This is where the plot thickens….
According to Dr. Thomson, Smith detected “evidences of the particular technique of embalming that was practiced for the first time in the twenty-first [Egyptian] dynasty”. But it doesn’t end at one random cross-continental coincidence. Thomson continued that Smith “based his claims on its Egyptian origin chiefly upon certain technical aspects of embalming – notably upon the site of the incision for the removal of the viscera”.
What surely defies anything other than close and personal contact is that another mummy removed from Darnley Island (also known as Erub) in the eastern Torres Strait was examined by Elliot Smith’s counterpart, both in interest and esteem, Sir Raphael Cilento. Cilento, a notable Australian medical practitioner and one time Director-General of Health and Medical Services, declared “the incisions and method of embalming to be the same as those employed in Egypt during the 21st and 23rd dynasties over 2,900 years ago”.
Contact confirmed, case closed. Two of the most qualified academics in Australia not only agreed that Egyptian mummification practices were adopted in the Torres Strait, they both independently nominated the same dynasty and time scale, based on their respected professional opinions.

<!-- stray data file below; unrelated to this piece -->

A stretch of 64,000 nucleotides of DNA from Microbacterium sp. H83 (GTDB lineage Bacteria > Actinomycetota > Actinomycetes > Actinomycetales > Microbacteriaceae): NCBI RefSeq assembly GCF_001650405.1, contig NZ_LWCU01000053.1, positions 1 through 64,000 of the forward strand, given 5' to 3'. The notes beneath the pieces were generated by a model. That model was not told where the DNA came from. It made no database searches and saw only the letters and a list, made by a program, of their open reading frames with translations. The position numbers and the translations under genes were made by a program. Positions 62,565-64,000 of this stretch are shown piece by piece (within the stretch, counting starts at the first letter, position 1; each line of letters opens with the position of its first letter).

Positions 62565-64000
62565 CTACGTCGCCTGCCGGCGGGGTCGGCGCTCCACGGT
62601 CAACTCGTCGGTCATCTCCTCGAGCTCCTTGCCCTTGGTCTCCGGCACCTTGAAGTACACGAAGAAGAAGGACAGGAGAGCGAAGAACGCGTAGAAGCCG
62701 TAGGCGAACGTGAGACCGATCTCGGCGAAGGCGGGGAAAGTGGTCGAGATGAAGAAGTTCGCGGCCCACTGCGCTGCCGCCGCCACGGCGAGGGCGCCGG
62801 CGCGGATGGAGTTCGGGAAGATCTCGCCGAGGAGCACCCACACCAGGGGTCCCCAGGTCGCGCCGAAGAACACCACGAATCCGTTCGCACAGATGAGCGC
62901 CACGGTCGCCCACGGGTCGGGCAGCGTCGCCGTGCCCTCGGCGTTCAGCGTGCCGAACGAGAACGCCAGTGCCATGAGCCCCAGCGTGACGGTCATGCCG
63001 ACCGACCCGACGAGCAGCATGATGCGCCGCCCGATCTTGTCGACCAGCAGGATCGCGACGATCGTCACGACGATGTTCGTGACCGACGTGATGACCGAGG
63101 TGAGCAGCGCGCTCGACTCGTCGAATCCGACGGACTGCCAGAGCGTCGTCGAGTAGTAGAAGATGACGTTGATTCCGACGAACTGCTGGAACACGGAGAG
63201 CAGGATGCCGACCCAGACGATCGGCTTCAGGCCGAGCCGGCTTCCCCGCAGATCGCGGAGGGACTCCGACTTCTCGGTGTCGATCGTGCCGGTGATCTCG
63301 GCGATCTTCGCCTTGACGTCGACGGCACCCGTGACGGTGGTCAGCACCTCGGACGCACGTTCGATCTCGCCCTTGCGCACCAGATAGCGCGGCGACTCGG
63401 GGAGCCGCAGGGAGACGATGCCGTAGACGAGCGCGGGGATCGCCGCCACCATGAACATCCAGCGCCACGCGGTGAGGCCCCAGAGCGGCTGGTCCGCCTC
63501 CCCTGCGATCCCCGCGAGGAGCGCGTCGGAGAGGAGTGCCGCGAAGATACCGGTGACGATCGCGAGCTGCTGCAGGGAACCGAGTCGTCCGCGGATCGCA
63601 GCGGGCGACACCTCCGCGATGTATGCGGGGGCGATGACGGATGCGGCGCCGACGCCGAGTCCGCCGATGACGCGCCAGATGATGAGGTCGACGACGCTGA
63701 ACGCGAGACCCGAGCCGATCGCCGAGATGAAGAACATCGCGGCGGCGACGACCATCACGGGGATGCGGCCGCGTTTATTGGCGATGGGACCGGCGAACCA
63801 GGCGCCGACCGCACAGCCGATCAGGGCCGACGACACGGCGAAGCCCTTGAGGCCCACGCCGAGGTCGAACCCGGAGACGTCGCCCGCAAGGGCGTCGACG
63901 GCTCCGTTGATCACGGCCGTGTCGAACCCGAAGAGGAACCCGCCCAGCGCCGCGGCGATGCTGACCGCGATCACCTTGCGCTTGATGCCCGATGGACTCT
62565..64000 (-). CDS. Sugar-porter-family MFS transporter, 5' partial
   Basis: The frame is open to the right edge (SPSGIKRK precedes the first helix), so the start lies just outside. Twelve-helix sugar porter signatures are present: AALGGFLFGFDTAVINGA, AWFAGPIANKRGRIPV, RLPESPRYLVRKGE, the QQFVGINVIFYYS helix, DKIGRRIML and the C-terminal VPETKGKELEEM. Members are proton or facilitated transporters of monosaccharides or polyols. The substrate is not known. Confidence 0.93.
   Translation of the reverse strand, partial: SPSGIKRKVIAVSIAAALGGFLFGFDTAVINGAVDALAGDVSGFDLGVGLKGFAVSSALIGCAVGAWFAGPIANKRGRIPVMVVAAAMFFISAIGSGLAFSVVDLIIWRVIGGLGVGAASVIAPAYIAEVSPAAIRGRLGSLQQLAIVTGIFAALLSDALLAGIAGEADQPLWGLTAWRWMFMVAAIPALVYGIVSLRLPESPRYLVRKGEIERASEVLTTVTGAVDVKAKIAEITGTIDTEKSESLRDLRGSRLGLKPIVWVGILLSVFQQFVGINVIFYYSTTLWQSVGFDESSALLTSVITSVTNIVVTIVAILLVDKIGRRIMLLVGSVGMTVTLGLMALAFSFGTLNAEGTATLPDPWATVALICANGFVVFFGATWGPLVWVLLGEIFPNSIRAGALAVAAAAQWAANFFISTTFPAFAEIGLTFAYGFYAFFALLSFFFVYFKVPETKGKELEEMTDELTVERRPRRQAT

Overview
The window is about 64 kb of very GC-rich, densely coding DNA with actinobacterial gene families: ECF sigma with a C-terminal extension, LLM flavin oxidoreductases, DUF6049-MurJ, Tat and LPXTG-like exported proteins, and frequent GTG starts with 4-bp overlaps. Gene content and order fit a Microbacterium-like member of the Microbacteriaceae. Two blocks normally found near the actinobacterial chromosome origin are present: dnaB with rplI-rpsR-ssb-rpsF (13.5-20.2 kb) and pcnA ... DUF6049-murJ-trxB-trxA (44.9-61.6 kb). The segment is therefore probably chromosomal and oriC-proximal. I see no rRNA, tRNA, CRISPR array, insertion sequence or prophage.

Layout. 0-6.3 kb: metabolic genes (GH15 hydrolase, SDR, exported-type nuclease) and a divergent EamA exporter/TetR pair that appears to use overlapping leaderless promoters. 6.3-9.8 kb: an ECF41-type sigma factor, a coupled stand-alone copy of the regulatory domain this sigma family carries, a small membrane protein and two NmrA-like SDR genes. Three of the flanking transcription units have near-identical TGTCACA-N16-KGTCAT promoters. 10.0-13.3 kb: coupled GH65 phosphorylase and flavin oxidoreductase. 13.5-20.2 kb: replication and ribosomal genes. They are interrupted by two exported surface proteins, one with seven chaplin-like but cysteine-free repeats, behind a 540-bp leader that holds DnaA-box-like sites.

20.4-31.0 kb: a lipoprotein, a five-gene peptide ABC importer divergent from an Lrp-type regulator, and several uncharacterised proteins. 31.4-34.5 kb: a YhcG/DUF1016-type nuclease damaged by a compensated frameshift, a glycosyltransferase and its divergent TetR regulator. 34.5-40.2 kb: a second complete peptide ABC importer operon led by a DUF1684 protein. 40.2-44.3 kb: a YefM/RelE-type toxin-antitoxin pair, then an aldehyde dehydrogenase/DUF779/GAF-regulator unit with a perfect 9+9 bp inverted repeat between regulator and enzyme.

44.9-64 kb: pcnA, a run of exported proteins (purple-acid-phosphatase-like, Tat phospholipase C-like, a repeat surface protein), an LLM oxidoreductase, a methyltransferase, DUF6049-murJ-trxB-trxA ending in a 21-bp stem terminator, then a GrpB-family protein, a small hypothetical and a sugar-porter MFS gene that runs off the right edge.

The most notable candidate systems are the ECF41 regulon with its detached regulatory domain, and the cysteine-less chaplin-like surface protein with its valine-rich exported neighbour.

What needs to be appreciated is that Sir Elliot Smith was not alone in his assessment, nor was he relying solely upon apparent replications of Egyptian mummification techniques. An account published in the Sydney Morning Herald newspaper on 20 December 1924, entitled Birth of Civilisation: Elliot Smith’s Theory, provides a better idea as to the quantity and diversity of the archaeology at Elliot Smith’s disposal.
The evidence became overwhelming. One of the prettiest incidents is a story told by the Rev. Dr. Fox, a missionary on Sun Christoval (sic) in the Solomons. He sent to Elliot Smith and Rivers a description of the mastaba tombs and the doimens, that are to be found on the island, concluding his description by asking whether they could explain a strange headdress worn by the carved figure upon one of the tombs. As he gave them his picture of the image he was unaware that he was describing to the delighted ethnologists a characteristic of the statutes of Cheops, one of the builders of the pyramids.